This is the post I wrote as a guest on Free Technology for Teachers.
I'd like to share with you two free technology tools that I use, in tandem, to get my students working creatively and collaboratively, and liking it!
1. Listen to a story, get inspired
2. Brainstorm ideas
3. Create your story
4. Share your story with us
Those are the four directives I give my students before they embark on a writing activity I call the "Picture Book Challenge". The Picture Book Challenge culminates in students working together to make a well written digital picture book. When the challenge is over we embed the books on our class wiki. That way peers and family members can enjoy the fruits of their labors. I use two tools to help my students accomplish their goals. One tool is called Storyline Online, and the other is called Storybird.
Storyline Online is a free website where members of the Screen Actor's Guild read popular children's picture books. There are plenty of well loved selections: Stellaluna, A Bad Case of Stripes, Thank You, Mr. Falker, Enemy Pie, and To Be a Drum are just a few. For the purposes of the Picture Book Challenge I use Storyline Online as a way to inspire my students to come up with ideas for their own work. You could also use Storyline as a listening center to improve reading fluency. Also worth mentioning is the captioning function which can help struggling readers and students who are English Language Learners.
Storybird. Richard has blogged about Storybird before; which is how I first heard about this amazing tool. The user interface is simple by design so students can concentrate on the creative process (see the video below). Adding text couldn't be easier. You simply type the text and move it to where you want it go on the page. Images are added in much the same way, they are easily dragged and dropped on the page. The artwork available to students will not only inspire creative prose, but they are highly interesting and diverse enough to suit different tastes. Your students will be creating digital books in no time and enjoying themselves while they're at it.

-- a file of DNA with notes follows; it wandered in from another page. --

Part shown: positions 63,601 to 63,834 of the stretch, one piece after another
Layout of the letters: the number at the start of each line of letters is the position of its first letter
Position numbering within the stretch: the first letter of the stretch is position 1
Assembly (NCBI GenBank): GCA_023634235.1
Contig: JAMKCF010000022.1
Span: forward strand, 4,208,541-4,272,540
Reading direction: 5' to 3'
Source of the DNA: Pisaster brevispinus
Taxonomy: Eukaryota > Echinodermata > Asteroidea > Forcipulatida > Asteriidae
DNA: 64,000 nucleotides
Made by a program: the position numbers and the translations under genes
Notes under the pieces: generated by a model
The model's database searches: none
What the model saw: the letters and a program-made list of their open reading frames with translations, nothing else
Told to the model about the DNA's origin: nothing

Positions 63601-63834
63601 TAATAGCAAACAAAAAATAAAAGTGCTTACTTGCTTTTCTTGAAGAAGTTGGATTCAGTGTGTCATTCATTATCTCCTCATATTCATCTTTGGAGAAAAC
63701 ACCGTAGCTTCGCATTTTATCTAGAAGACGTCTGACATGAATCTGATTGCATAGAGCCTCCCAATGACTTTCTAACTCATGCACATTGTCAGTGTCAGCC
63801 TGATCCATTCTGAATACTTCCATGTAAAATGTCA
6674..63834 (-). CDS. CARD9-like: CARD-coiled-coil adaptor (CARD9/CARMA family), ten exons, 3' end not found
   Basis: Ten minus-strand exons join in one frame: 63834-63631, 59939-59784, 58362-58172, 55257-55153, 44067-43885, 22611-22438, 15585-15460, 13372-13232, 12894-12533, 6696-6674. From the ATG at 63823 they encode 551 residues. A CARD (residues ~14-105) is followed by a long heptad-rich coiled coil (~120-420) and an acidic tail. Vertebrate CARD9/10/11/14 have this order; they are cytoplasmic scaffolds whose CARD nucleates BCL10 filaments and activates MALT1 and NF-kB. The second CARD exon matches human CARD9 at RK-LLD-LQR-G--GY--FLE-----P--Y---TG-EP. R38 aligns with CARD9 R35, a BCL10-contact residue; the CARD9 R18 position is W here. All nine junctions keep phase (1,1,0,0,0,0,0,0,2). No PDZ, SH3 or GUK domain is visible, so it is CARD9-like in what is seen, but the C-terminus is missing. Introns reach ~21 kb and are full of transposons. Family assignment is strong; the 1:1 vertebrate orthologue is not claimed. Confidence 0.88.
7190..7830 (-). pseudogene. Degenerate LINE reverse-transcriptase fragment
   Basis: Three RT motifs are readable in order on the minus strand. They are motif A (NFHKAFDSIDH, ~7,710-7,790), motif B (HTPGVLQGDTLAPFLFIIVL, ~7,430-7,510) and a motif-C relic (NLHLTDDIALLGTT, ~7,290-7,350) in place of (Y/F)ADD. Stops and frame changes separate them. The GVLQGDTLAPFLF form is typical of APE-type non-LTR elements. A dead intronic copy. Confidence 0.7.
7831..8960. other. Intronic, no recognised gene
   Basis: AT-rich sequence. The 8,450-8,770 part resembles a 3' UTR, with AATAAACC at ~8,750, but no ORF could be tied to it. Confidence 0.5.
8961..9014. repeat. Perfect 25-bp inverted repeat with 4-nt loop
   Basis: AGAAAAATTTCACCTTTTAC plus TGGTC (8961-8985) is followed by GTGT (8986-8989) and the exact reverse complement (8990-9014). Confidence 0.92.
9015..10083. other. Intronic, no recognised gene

Much to my students' chagrin, Storybird is lacking a print feature. They love their projects so much they want to actually hold on to it. Currently, the only way students can share digital picture books is by HTML code for embedding, or via a web link. Storybird developers are working on making printing available in the future, but it appears there will be a cost associated with printing books.
I love using Storyline Online and Storybird together. Storyline inspires my students to think about how to write their own wonderful pieces. While Storybird allows students to write, and create beautiful pieces with very few barriers. My students' reactions have been overwhelmingly positive. The best thing about these tools is that even my most reluctant writers are excited to write.
It could be for that reason alone to make these educational technology tools a part of your teaching toolbox.
Jason Kornoely is a fourth grade teacher at Forest Hills Public Schools located in Grand Rapids, Michigan. He has his Master's degree in Educational Technology. Jason's blog: InterGrade: Instant Teaching Ideas focuses on providing tips, tricks, and strategies that educators can use right away in their classrooms. You can also follow Jason on Twitter.
Storybird Quick Tour from Storybird on Vimeo.